The Village

February 4, 2010

It was something like out of a National Geographic Special. Impossible to even describe here. Poverty is a word that describes many things, but it does not adequately portray the living conditions of these people. I could type the word ‘heat” but that does not portray the intense heat and overpowering heaviness of the humidity and weight of the air, that was filled with the smell of goat dung and raw sewage. We were not prepared for what we would find, and after we parked our vehicle, and walked the hour to the village, we were left awestruck. The people were in the fields, eekking out a living from the reluctant and stingy soil. The half-naked children were left to care for themselves and their siblings, as their parents worked in the field. They did not go to school, as education was not a priority, or transportation was impossible

Walking to the village…

The purpose of the visit was for us to do a presentation on hygiene practices, and malaria awareness. But truly, it seemed like an impossible task…so much education was needed, and it was hard to figure out where to start.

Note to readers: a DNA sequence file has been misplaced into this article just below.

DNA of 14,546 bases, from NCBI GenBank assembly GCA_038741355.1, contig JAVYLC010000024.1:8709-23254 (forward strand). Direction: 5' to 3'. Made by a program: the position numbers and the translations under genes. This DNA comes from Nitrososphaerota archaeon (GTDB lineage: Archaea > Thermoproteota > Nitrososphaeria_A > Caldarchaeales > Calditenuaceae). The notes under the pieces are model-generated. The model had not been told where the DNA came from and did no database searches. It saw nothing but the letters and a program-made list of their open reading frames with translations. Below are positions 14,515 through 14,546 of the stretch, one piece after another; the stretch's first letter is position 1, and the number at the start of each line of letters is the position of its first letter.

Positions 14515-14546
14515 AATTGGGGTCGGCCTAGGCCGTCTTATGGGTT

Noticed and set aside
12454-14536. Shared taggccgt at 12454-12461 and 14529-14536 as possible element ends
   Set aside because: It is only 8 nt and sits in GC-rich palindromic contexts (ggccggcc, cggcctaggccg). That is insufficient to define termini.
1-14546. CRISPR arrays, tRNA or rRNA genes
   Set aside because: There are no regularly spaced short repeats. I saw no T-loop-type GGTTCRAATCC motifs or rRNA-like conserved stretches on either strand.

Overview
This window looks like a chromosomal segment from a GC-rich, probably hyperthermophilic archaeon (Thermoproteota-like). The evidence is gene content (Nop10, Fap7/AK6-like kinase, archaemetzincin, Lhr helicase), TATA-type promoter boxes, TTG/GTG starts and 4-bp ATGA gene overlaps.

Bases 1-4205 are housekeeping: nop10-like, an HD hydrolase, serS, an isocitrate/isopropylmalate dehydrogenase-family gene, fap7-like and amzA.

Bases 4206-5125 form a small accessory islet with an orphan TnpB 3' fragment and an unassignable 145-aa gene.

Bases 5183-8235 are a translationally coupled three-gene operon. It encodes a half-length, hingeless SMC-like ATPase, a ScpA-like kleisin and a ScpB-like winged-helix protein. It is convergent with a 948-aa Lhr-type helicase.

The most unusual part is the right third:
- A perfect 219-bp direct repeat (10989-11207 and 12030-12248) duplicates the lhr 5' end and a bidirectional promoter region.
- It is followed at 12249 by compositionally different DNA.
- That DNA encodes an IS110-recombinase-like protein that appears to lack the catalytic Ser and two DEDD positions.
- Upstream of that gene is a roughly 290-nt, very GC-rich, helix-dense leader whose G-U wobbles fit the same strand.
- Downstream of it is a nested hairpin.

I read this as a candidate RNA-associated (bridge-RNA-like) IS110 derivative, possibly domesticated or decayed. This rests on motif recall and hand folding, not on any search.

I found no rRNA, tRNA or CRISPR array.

The people came though, eager to hear what we had to say, eager for education, and instruction.

 Villagers listening intently..

As we talked, and explained the importance of  the simple acts of boiling water/hand washing/cleaning wounds/keeping flies off food/and cleaning up the area from stagnant water and anti-malaria procedures, you could see the information hitting home to the women, who nodded and made comments to each other, as we talked.

After a while, all the people nodded and listened intently…and you could see that they were processing what we were saying, and at the end of the presentation, were grateful for our efforts, and our meager gifts of band-aids, shampoo, soap, cotton balls, disinfectant, and eye glasses.

Village leader, with a gift of a bottle of shampoo….

Village Elder with his new glasses….

Its hard to describe the conditions without sounding patronizing and pretentious. These people are strong, resourceful and yet desperate for knowledge, education and the resources with which to help themselves.

We did what we could in an hour or so …and promised to return. We did not have the supplies, or the means with which to address all their concerns, nor to make more than a drop of difference in their struggle for survival.

And yes, we did go back, but that’s another story…


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